I took the above photographs inside the nature center at the wall of York, PA geology. More about the nature center below:
Nixon Park Nature Center is nestled in a stream valley about 5 miles south of York city. Secluded, yet nearby, this 181-acre park is the only one within the York County Park system set aside solely for wildlife and education allowing only foot traffic on the trails. The property offers habitats ranging from oak dominated dry hillsides to stream side forests to meadows and old fields. Three clear flowing streams and two small ponds add to the landscape. These aquatic habitats attract their own special animals from stunningly colored wood ducks to lumbering snapping turtles. A system of loop marked trails, offers a combination of habitats, topography and totals 6 miles.
Nixon Park’s centrally located 14,000 square foot Nature Center is rivalled by few other County Park systems. The combination museum and nature center has something for every nature lover. Housing a fine collection of stuffed, taxidermy mounts, the displays revolve around the nature of York County and animals from Africa, Northern Rockies and the Arctic. Built in two sections (1978 and 1992) the focuses are divided between the two wings. Anyone from outdoors person, to animal lover, to animal planet and discovery channel junky, from pre-schooler to senior learner will find something to suit their tastes.
The original center (1978) houses displays on York County Wildlife. With 80 bird mounts, including 28 waterfowl, 20 birds of prey and 32 songbirds, visitors can get a close look at many of the species that inhabit or visit York County throughout the year. The 20 mammal mounts show past and present inhabitants of the county. Additionally there are displays about: honey bees including a working observation hive, insects, reptiles including several live specimens, local Native American artifacts, mans role in preserving habitat, geology and soil. Housed in a building made to resemble a York County barn there truly is something for everyone’s interests. Seven large windows look out on the nature center’s feeding stations, stream and woods beyond. During the fall and winter the feeders attract 35 different species per year. Included in this portion of the nature center is the touch room whose revolving themes help young learners explore a habitat or animal group through hands on activities, puppet shows, a dress up box as well as a reading nook.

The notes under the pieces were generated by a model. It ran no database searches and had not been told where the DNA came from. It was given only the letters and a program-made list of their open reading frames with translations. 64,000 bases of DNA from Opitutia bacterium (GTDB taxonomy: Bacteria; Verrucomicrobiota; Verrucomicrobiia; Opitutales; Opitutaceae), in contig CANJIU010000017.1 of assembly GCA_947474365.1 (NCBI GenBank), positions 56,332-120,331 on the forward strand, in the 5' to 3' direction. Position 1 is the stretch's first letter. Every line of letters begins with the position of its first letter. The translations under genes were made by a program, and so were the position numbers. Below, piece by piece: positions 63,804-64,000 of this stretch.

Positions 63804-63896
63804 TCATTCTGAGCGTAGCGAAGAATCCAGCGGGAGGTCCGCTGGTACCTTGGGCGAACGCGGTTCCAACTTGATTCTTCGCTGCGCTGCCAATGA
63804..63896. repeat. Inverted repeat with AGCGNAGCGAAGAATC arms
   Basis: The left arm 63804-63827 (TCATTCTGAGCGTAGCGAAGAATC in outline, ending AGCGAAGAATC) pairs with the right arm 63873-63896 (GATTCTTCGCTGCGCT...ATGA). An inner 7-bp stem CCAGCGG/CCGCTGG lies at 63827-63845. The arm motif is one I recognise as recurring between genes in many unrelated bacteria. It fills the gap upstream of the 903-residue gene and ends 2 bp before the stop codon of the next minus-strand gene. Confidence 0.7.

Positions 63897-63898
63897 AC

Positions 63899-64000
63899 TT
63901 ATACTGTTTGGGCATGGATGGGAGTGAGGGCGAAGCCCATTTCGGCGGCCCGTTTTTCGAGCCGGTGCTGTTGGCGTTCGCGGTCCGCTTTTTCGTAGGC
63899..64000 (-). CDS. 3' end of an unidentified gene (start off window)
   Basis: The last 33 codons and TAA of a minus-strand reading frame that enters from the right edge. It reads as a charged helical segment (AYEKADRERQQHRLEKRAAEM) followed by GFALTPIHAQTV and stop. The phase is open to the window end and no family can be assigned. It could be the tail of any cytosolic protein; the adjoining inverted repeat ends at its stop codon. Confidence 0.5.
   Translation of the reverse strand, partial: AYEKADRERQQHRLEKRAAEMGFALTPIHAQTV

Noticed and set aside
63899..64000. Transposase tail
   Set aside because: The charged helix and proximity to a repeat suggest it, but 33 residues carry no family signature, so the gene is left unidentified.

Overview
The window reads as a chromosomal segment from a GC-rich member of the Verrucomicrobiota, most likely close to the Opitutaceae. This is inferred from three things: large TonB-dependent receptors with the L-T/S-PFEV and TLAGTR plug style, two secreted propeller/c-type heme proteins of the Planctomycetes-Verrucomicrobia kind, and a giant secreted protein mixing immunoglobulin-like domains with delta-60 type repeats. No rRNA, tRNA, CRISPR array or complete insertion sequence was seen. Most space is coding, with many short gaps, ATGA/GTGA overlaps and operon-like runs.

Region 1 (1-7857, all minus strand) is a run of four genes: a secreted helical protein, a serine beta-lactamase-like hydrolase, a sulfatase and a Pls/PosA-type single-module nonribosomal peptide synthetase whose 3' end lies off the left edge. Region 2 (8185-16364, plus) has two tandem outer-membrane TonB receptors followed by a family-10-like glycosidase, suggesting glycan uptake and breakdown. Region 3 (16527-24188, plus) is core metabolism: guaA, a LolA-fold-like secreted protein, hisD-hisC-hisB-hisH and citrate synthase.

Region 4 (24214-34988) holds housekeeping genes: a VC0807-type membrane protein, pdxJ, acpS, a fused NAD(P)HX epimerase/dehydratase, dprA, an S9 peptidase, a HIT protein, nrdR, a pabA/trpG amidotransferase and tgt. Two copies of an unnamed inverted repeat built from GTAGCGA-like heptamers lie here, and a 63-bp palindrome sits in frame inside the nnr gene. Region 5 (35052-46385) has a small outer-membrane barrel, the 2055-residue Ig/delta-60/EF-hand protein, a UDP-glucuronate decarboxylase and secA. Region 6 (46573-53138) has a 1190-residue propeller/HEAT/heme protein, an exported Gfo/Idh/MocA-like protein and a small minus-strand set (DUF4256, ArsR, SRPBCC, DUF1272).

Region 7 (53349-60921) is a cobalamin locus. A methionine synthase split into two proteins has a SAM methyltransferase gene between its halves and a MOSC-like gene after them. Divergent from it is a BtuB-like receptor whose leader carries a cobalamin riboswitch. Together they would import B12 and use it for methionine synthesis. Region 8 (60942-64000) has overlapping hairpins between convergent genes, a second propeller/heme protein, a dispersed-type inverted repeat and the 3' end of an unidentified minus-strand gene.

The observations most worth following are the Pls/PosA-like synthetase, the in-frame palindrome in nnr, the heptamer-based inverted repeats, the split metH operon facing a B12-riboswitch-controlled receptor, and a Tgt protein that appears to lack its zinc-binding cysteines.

The main display room (1992) presents a collection of game mounts from around the world. Grouped into three main regions the displays focus on African, Northern Rocky and Arctic wildlife. Primarily the collection of William Koller, a York businessman, a visitor can stare in awe at a Polar Bear or a Kodiak Brown Bear both standing eight feet tall, as well as marvel at the smallest antelope from Africa or peer at a Hippopotamus exploding from its watering hole. The museum quality mounts are dramatically displayed in dioramas with fully painted backgrounds. These scenes depicting plant life, geology, climate and landscapes give the visitor’s eye a true feel of these diverse habitats. Display panels containing information about the individual animals as well as different ecological topics surround each diorama. Additional displays throughout this portion of the building include something for all ages. Visitors can learn more about specific animals or groups of animals, young visitors can measure themselves to life size animal drawings, work on their numbers or test their knowledge on the animal alphabet. The soaring dinosaur mural lets you look back at life from a bygone age.